If someone told you that there are enormous, subterranean monsters called fatbergs growing in UK sewers and wreaking havoc on the country’s wastewater management infrastructure, not to mention the environment, you might think they’d been watching too much Doctor Who. However, water and sewerage companies know all too well that monstrous fatbergs really do lurk in the sewers connecting your property’s drains to regional wastewater treatment plants, as they spend £100 million per year on removing them.
Fatbergs – giant, greasy blockages that can be hundreds of metres long and weigh well over 100 tonnes – have their origins in what some people pour and flush down domestic and commercial drains on a daily basis. But the good news is that everyone can play a role in winning the war against these sewer ‘monsters’, as we’ll explain.
A key reason why fatbergs have become a major ‘modern-day challenge’, in the Institution of Civil Engineers’ words, is that many people haven’t heard of them and don’t know why they develop. Indeed, research by the ICE has found that ‘nearly 40% of UK adults remain unaware of fatbergs’. As a result, a significant proportion of people are likely to be contributing to the formation of these deeply unpleasant obstructions without realising what a negative effect their actions are having.
What is a fatberg made from? A fatberg is a combination of cooking oil, fat and grease some people pour down sinks and the fibrous, absorbent items (wet wipes, kitchen roll, nappies, tampons, etc.) they flush down toilets. As Bristol and Bath drain unblocking experts, we know these nuisance substances and rogue items are major causes of blocked drains; the liquids congeal and wipes and other solids stick to them, creating mini fatbergs in your pipes that stop your wastewater flowing freely away from the building. (That’s why cooking oil and all the other culprits should be put in the bin instead.) If these nasties are carried by wastewater from your drains to the sewers, they may well help to create or enlarge vast sewer fatbergs that ‘can set as hard as concrete’, as ITV News points out, and are magnets for rats.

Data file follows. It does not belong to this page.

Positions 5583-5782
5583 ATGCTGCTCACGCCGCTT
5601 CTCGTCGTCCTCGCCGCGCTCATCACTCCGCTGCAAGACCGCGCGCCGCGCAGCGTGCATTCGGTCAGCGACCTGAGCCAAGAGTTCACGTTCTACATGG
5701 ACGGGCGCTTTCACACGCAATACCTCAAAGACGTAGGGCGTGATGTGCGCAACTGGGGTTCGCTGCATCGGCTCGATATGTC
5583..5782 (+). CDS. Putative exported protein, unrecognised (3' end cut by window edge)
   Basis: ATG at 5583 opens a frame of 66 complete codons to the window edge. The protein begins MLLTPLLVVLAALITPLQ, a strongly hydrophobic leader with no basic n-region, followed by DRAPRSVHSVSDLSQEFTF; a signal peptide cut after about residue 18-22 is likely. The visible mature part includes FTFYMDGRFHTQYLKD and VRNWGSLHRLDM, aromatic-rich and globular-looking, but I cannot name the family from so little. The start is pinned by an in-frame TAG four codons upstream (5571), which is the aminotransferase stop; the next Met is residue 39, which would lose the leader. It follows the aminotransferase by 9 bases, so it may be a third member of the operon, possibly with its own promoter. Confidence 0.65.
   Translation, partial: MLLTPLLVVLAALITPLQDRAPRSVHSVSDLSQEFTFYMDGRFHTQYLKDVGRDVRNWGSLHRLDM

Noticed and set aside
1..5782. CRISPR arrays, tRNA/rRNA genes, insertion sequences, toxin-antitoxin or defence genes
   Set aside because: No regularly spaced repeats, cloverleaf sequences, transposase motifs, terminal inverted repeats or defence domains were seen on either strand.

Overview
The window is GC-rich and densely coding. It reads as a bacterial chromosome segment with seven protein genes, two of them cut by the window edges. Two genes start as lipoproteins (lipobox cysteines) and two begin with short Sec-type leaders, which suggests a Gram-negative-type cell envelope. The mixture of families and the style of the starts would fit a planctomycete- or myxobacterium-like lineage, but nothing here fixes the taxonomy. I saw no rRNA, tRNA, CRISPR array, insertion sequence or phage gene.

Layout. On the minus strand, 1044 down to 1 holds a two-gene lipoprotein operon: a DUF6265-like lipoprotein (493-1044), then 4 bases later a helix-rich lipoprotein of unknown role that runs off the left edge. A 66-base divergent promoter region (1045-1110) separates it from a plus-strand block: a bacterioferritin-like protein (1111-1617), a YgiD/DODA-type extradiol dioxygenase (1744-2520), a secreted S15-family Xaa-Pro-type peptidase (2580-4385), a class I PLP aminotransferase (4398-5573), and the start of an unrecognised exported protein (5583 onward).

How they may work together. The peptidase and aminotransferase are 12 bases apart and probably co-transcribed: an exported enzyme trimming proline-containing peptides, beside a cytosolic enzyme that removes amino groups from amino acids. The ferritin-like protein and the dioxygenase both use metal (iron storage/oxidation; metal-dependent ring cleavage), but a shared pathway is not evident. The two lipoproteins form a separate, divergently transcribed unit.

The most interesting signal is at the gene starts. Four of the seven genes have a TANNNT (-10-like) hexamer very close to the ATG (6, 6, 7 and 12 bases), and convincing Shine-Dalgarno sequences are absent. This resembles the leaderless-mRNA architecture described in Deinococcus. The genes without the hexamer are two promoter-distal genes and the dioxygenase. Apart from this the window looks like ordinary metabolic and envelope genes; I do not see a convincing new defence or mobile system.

If your neighbourhood’s sewers get blocked by a fatberg, there’s a serious risk that raw sewage will escape, causing nasty backups in your property, flooding streets and gardens, polluting waterways and harming wildlife. That’s why the UK’s fatberg problem threatens communities – and why we all need to make a concerted effort to overcome it.
As you can imagine, getting rid of a massive, rock-hard fatberg is no easy task. When Channel 4 News investigated fatbergs, they discovered that water companies have three main ways of dislodging and removing these blockages from the pipes. They break up fatbergs with high-pressure water jets (a method similar to our highly effective drain jetting technique, which we use when unblocking drains) or shovels (if the sewer walls are particularly old), before employing suction hoses to remove the pieces. The process can take weeks to complete, plus it’s dangerous for the teams working in the sewers. Fatbergs can release toxic gases, so personal protective equipment and breathing apparatus must be worn. What’s more, if these awful blockages have weakened the pipes’ structure, whole sections of the sewer network will need to be replaced.
Once the fatberg chunks have been removed from the sewers they’re transported to specialist waste disposal sites. By heating and repeatedly filtering the pieces, it’s possible to separate the oil and grease from the rest and use it to create biodiesel. But that’s the only ray of light in a grim situation.
Fortunately, fatbergs can be prevented; they aren’t an inevitable consequence of modern life, the widespread consumption of fatty foods or prevalence of non-biodegradable products.
In fact, there are a couple of simple, practical steps you can take to ensure that you don’t end up adding to any fatbergs in your area:
We have more than 40 years of experience in swiftly, and successfully unblocking drains for businesses and homeowners, using drain jetting and other methods.